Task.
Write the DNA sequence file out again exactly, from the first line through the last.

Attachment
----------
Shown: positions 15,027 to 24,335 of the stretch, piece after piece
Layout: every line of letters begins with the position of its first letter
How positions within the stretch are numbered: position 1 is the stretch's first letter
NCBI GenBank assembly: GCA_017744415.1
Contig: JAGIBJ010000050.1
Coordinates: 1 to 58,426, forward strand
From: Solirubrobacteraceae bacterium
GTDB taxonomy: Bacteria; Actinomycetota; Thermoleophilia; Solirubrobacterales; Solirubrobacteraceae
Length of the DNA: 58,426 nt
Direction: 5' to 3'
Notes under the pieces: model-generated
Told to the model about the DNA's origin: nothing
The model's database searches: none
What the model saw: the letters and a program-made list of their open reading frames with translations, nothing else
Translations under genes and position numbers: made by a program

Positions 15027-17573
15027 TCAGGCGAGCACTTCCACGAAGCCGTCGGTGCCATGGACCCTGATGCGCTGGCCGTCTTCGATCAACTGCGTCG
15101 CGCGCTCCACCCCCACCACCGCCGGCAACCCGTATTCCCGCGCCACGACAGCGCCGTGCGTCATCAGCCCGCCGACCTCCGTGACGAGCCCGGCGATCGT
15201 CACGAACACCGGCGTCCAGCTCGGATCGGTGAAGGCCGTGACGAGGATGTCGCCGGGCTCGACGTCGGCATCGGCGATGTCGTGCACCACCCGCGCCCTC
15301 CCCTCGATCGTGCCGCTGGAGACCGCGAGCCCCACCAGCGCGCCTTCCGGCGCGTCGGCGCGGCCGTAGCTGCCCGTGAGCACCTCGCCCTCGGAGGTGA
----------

Shown: positions 15,027 to 24,335 of the stretch, piece after piece
Layout: every line of letters begins with the position of its first letter
How positions within the stretch are numbered: position 1 is the stretch's first letter
NCBI GenBank assembly: GCA_017744415.1
Contig: JAGIBJ010000050.1
Coordinates: 1 to 58,426, forward strand
From: Solirubrobacteraceae bacterium
GTDB taxonomy: Bacteria; Actinomycetota; Thermoleophilia; Solirubrobacterales; Solirubrobacteraceae
Length of the DNA: 58,426 nt
Direction: 5' to 3'
Notes under the pieces: model-generated
Told to the model about the DNA's origin: nothing
The model's database searches: none
What the model saw: the letters and a program-made list of their open reading frames with translations, nothing else
Translations under genes and position numbers: made by a program

Positions 15027-17573
15027 TCAGGCGAGCACTTCCACGAAGCCGTCGGTGCCATGGACCCTGATGCGCTGGCCGTCTTCGATCAACTGCGTCG
15101 CGCGCTCCACCCCCACCACCGCCGGCAACCCGTATTCCCGCGCCACGACAGCGCCGTGCGTCATCAGCCCGCCGACCTCCGTGACGAGCCCGGCGATCGT
15201 CACGAACACCGGCGTCCAGCTCGGATCGGTGAAGGCCGTGACGAGGATGTCGCCGGGCTCGACGTCGGCATCGGCGATGTCGTGCACCACCCGCGCCCTC
15301 CCCTCGATCGTGCCGCTGGAGACCGCGAGCCCCACCAGCGCGCCTTCCGGCGCGTCGGCGCGGCCGTAGCTGCCCGTGAGCACCTCGCCCTCGGAGGTGA